The ash and rock reached more than 600 degrees Fahrenheit and traveled at 300 mph, devastating 230 square miles and permanently transforming the area’s landscape, according to the USGS.

The Mount St. Helens Institute reports that the ash blew more than 12 miles into the air and circled the globe within 17 days. The eruption killed 57 people and caused more than $3 billion in damage. (Finding Dulcinea, Librarian of the Internet)

6. May 22– Pac-Man is released.

7. August 10 – Hurricane Allen (category 3) comes to southeastern Texas.

the first and strongest hurricane of the 1980 Atlantic hurricane season. It was one of the strongest hurricanes in recorded history, one of the few hurricanes to reach Category 5 status on the Saffir-Simpson Hurricane Scale on three separate occasions, and spent more time as a Category 5 than any other Atlantic hurricane. Allen is the second of only two hurricanes in the recorded history of the Atlantic basin to achieve sustained winds of , after Hurricane Camille in 1969.

Throughout its life, Allen moved through the deep tropics on a west-northwesterly course through the tropical Atlantic ocean, Caribbean Sea, and Gulf of Mexico before making landfall near the United States/Mexico border. At peak strength, it passed near Haiti, causing hundreds of deaths and heavy damage. After crossing the Gulf of Mexico, Allen weakened as it struck the lower Texas coast, causing high winds, a significant storm surge, and heavy rainfall which caused damage to southern Texas. Overall, Allen killed 290 people and left just over $1.5 billion in damage (1980 USD), mostly within the United States and Haiti. (Wikipedia)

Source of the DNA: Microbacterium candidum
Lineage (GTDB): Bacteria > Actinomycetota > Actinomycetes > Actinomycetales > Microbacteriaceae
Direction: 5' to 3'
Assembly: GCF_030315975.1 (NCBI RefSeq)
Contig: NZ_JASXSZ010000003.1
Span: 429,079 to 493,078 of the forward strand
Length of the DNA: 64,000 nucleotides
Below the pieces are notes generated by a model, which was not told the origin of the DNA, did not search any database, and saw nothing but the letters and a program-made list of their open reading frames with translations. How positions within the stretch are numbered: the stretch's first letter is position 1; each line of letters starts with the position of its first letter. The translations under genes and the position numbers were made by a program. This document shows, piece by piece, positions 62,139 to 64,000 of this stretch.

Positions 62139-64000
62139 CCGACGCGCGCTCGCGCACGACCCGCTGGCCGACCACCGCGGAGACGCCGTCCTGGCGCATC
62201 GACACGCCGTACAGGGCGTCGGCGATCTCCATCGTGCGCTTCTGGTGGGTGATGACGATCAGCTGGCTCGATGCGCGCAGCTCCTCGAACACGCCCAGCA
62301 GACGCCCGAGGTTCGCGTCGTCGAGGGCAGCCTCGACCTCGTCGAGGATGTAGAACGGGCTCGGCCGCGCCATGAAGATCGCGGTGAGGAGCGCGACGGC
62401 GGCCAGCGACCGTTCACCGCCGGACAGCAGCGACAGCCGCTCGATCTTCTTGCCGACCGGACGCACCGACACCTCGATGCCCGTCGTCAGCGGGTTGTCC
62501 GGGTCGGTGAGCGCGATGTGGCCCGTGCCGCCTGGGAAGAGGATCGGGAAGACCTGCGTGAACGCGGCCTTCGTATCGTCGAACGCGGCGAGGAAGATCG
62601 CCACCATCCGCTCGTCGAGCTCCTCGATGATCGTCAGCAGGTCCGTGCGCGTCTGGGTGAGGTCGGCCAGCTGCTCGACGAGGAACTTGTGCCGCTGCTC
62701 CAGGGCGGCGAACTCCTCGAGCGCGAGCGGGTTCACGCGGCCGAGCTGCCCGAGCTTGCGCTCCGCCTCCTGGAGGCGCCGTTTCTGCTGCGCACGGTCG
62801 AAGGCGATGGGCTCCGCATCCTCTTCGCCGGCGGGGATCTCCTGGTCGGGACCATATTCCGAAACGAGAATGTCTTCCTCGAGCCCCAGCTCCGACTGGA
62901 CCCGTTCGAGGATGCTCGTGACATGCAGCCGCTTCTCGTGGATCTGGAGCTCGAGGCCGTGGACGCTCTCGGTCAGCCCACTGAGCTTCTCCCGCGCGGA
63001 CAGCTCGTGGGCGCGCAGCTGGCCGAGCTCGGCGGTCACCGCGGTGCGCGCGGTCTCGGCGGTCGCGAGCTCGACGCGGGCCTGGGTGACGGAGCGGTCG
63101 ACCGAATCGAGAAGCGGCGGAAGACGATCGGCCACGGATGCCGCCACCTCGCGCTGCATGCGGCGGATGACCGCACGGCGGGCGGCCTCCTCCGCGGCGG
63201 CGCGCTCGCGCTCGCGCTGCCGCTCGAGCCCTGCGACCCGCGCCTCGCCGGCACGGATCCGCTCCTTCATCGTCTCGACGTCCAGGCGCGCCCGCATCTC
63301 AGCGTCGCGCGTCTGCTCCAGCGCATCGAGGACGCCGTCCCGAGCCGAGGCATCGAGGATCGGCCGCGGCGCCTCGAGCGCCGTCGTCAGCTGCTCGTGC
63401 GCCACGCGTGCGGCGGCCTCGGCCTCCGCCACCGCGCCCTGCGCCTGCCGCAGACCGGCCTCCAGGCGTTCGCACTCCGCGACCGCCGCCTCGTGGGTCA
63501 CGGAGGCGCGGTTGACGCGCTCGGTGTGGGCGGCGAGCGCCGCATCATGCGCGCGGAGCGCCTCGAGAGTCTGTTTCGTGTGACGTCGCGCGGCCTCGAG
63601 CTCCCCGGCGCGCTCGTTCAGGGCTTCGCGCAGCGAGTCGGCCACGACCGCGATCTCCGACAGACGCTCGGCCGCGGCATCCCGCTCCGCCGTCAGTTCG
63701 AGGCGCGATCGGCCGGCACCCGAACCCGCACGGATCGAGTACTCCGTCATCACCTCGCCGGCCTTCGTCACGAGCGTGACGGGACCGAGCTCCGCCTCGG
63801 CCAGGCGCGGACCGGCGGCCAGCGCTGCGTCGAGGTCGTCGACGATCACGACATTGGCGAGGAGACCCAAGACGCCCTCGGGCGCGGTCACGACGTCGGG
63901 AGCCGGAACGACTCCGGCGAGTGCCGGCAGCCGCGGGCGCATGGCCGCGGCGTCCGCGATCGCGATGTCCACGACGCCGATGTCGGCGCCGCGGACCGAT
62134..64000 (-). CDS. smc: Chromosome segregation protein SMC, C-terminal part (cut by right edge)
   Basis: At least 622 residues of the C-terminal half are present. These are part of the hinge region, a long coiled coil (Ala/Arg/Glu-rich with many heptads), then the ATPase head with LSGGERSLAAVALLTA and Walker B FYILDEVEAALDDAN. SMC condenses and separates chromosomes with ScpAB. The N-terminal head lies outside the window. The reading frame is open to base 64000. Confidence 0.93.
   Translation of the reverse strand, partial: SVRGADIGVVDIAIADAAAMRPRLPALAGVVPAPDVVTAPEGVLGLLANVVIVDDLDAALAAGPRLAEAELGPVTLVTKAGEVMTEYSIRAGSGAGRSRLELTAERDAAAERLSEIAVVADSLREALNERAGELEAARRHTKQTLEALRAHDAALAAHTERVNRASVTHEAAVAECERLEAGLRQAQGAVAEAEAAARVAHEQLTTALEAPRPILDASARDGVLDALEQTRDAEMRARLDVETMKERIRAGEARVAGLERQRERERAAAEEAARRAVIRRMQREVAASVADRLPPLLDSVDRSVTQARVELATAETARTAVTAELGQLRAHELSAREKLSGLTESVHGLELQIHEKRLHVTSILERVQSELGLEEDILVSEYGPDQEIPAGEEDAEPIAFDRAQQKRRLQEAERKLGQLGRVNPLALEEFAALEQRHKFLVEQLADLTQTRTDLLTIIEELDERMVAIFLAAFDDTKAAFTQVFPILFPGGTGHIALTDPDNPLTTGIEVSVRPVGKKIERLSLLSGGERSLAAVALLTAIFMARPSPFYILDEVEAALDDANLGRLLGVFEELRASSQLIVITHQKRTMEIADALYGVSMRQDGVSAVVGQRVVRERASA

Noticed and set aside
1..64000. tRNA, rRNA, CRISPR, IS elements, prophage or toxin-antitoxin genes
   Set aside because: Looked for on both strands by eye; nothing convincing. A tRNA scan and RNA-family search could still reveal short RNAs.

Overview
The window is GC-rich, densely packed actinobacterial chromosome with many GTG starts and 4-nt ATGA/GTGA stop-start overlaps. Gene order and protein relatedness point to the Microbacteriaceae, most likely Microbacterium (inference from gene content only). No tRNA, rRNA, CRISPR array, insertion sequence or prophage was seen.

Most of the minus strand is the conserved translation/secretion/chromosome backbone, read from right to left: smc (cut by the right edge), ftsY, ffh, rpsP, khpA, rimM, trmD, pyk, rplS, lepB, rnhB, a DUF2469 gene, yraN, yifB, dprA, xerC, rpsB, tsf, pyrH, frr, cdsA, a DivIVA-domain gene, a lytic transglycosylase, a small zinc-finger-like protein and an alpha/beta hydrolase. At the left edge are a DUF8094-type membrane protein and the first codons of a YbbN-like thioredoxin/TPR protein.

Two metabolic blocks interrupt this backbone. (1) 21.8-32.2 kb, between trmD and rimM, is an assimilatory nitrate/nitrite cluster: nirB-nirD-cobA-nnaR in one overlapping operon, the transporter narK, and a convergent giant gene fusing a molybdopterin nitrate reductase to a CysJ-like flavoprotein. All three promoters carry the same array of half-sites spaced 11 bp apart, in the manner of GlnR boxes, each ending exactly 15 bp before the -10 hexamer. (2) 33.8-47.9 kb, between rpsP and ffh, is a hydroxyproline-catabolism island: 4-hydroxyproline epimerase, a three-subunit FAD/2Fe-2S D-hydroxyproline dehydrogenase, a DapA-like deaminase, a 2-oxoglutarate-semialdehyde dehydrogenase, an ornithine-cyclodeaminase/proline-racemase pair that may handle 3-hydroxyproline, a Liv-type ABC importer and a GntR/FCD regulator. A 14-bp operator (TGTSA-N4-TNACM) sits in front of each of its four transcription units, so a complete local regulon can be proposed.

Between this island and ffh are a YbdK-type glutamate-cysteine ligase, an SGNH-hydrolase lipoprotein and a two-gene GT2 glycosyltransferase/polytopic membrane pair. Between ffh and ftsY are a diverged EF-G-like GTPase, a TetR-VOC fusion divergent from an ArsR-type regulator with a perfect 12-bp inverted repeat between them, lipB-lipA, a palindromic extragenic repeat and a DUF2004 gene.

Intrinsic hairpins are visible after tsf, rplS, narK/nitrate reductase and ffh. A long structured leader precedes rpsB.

8. November 4– US presidential election, 1980: Republican challenger and former Governor Ronald Reagan of California defeats incumbent Democratic President Jimmy Carter.

9. December 8– John Lennon is murdered in New York City.

John Lennon was an English musician who gained worldwide fame as one of the founders of The Beatles, for his subsequent solo career, and for his political activism and pacifism. He was shot by Mark David Chapman at the entrance of the building where he lived, The Dakota, in New York City, on Monday, 8 December 1980; Lennon had just returned from Record Plant Studio with his wife, Yoko Ono…The first report of his death to a national audience was announced by Howard Cosell, on ABC’s Monday Night Football. (Wikipedia)

10. March 31, 1981- 1980 Oscars a.k.a. 53rd Annual Academy Awards-

Best Picture- Ordinary People, Ronald L. Schwary, producer (Paramount)

Actor in a Leading Role- Robert De Niro, Raging Bull

Actress in a Leading Role- Sissy Spacek, Coal Miner’s Daughter

Actor in a Supporting Role- Timothy Hutton, Ordinary People

Actress in a Supporting Role- Mary Steenburgen, Melvin and Howard

Directing- Robert Redford, Ordinary People.

They may have had to wait a few months and in the year 1981 to find out the results, but you can’t leave the Oscars out!

I hope you have enjoyed this historical look back into the year 1980. Sometimes it is hard to believe it has been that long ago. I remember these events like they were yesterday. Ah, what we will say about 2011 in 31 years from now…

Like Totally Yours,

Sophie Grumble


4 thoughts on “What do Reagan, Lennon and a Puck Have in Common?

  1. Mt. St. Helens! I remember riding my bike up the hill by our house so I could watch the plume rise into the sky. It was so huge we could see it all the way in Corbett, Oregon.

    And of course… “U-S-A! U-S-A! U-S-A!” 🙂

    Another fabulous trip down memory lane… Thanks! 🙂

    1. I have another friend who remembers having to wear a mask, because the ash was so thick you couldn’t breathe. I actually had a bottle of the ash that I kept for years. I have lost it somehow…

      The Olympics was a bright spot in a dark time. I think we needed that moment to shine.

      I’m glad you enjoyed it! =)